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Serving: MN
silhouette of tillage equipment Winfield
KEY CONCERN: Minimizing compaction will be a key management consideration for many Minnesota growers this spring when doing planting prep.

4 considerations for spring tillage management

Eye on Crops: Hitting the right depth with minimal disturbance is an important part of managing tillage.

Regardless of where you farm in Minnesota, wet weather probably limited your ability to get into the field to do fall tillage if it didn’t prohibit it completely.

If you didn’t till in the fall, spring tillage is probably on your radar. Here are four tips to help make it as successful as possible:

1. Hit the right depth. The challenge with spring tillage is doing a tillage pass that’s deep enough to incorporate residue but not so deep that it brings up mudballs, clods or lumps, which is easy to do in wet spring soil. These then bake as the weather warms and can turn solid, making for a very rocky seedbed.

Usually, using less-invasive tillage methods such as vertical tillage or disking, as opposed to more intense means such as chisel plowing or deep ripping, are good options to achieve the right amount of depth with the least amount of disturbance.

If you were able to do fall tillage, you’ll be steps ahead in the spring.

2. Minimize compaction. Tillage is a double-edged sword: You till to reduce compaction, yet tillage disrupts soil structure, increasing the odds of compaction occurring. Tillage loosens the soil, which makes it easier to level off and incorporate residue to prepare a good seedbed. Anytime you disrupt soil structure through tillage, soil becomes light and fluffy at first, which is ideal.

However, since that structure has been disrupted, the weeks following tillage can see soil get packed down tighter. Wheel traffic makes soil more susceptible to compaction, so do your best to wait until soil is fit to work before you plant.

3. See compaction at the micro level. Although incorporating residue is an important part of conventional tillage, rainfall on conventionally tilled bare soil damages soil structure at the surface, which could lead to crusting issues. This can make it more difficult for young seedlings, especially soybean seedlings, to emerge.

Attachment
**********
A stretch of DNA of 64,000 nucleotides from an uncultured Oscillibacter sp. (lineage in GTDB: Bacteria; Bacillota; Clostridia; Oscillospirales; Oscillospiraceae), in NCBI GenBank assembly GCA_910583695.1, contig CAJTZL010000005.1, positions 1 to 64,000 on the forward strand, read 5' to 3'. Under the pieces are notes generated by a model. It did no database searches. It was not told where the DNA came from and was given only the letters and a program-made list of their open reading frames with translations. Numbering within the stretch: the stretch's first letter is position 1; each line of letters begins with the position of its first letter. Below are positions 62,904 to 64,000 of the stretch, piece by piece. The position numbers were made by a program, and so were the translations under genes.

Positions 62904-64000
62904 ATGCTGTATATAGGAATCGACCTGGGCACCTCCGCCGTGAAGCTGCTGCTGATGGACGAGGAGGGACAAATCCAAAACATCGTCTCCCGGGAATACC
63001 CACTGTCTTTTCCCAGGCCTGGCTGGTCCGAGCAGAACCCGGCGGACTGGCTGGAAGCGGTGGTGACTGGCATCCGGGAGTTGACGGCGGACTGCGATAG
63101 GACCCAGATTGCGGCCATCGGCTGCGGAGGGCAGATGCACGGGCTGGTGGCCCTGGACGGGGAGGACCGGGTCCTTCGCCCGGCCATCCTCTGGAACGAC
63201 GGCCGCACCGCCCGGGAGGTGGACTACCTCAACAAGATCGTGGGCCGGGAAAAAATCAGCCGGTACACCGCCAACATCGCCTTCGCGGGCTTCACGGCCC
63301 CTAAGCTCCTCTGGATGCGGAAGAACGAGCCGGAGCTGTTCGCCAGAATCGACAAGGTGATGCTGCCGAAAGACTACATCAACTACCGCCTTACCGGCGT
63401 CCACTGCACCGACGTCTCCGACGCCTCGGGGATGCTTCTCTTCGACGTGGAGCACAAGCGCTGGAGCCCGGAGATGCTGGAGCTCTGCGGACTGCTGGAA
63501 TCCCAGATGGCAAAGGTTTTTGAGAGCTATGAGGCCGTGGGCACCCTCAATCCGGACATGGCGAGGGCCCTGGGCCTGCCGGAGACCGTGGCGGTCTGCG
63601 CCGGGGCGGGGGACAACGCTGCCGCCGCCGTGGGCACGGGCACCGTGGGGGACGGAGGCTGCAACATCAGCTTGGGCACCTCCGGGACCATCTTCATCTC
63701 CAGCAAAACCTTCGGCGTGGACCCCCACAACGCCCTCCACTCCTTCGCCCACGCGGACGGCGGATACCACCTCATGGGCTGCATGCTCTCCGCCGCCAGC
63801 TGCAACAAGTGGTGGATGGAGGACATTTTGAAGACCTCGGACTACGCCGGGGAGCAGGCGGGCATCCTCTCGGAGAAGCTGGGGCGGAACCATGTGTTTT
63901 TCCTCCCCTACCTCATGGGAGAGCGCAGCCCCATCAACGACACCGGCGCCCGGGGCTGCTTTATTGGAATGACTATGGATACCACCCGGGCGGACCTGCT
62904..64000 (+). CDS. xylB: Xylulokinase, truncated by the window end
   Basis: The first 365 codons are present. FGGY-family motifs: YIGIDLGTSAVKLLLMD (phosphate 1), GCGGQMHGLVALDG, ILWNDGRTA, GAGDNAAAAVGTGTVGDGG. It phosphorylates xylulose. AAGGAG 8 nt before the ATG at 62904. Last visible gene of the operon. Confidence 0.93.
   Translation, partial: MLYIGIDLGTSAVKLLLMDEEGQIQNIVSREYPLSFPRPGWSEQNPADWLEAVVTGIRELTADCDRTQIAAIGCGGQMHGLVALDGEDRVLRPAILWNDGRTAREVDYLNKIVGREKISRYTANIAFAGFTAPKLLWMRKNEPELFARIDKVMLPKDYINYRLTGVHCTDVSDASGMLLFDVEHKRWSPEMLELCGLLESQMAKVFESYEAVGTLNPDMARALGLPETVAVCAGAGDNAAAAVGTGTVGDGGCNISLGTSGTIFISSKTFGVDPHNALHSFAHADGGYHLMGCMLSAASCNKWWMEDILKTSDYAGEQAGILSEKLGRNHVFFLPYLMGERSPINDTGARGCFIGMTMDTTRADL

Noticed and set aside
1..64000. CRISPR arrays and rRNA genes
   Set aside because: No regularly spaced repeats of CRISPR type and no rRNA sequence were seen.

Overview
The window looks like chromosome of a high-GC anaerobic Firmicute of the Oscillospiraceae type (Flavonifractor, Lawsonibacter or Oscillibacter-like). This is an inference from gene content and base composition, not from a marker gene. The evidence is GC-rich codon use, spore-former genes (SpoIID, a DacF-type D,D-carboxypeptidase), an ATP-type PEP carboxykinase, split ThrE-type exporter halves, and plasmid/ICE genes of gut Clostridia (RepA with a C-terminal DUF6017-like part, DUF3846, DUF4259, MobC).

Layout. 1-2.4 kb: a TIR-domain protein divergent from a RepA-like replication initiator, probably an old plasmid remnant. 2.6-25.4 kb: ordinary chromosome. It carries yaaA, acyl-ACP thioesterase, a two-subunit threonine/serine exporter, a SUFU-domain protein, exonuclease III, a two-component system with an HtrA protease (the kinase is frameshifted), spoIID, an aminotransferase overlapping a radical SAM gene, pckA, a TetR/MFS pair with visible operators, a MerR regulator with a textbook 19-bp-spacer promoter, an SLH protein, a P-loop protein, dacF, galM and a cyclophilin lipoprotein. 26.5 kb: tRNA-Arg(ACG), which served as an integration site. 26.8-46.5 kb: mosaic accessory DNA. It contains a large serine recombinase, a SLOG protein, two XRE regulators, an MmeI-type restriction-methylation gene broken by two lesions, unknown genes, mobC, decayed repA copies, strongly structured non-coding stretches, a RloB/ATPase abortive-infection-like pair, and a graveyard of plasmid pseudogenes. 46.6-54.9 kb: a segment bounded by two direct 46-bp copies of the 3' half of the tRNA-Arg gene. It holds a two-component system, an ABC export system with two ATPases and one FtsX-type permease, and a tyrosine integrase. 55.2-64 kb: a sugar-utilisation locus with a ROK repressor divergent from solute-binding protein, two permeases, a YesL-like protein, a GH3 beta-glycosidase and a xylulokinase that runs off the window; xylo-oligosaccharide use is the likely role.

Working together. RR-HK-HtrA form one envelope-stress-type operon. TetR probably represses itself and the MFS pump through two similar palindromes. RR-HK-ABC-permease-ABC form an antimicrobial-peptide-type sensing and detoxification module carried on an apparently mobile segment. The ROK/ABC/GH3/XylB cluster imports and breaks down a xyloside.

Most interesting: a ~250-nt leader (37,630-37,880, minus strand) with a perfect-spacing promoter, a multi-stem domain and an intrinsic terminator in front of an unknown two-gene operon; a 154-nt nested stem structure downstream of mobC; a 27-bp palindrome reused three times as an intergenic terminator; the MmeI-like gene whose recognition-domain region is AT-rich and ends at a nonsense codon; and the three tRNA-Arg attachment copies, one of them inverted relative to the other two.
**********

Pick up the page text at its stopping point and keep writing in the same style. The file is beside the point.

One of the advantages of a no-till system is that it retains residue on the soil surface to help intercept rain droplets and minimize crusting. Although we think of heavy equipment as the chief culprit in compaction, the microscopic surface crusting caused by individual raindrops disrupting soil structure also plays a role.

4. Consider no-till soybeans. Even though many acres in Minnesota that host soybeans after corn are conventionally tilled, don’t think no-till soybeans can’t work for you. Even in Iowa, Illinois and the Dakotas, where heavy clay soils are prevalent, farmers are making no-till soybeans work with minimal, if any, yield penalty versus what they could achieve with conventional tillage.

This might be a good time to consider planting no-till soybeans into standing cornstalks, since soybeans can tolerate a no-till seeding environment better than corn can. They don’t need perfect seeding depth or perfect moisture at planting. They’ll soak up rain and still sprout.

If you couldn’t till last fall, think about incorporating no-till soybeans into your farm plan. If you do, you may need to consider a burndown application, so talk with your agronomist about how to best achieve that type of weed control.

Glady is a regional agronomist with WinField United in west-central Minnesota. Contact him at

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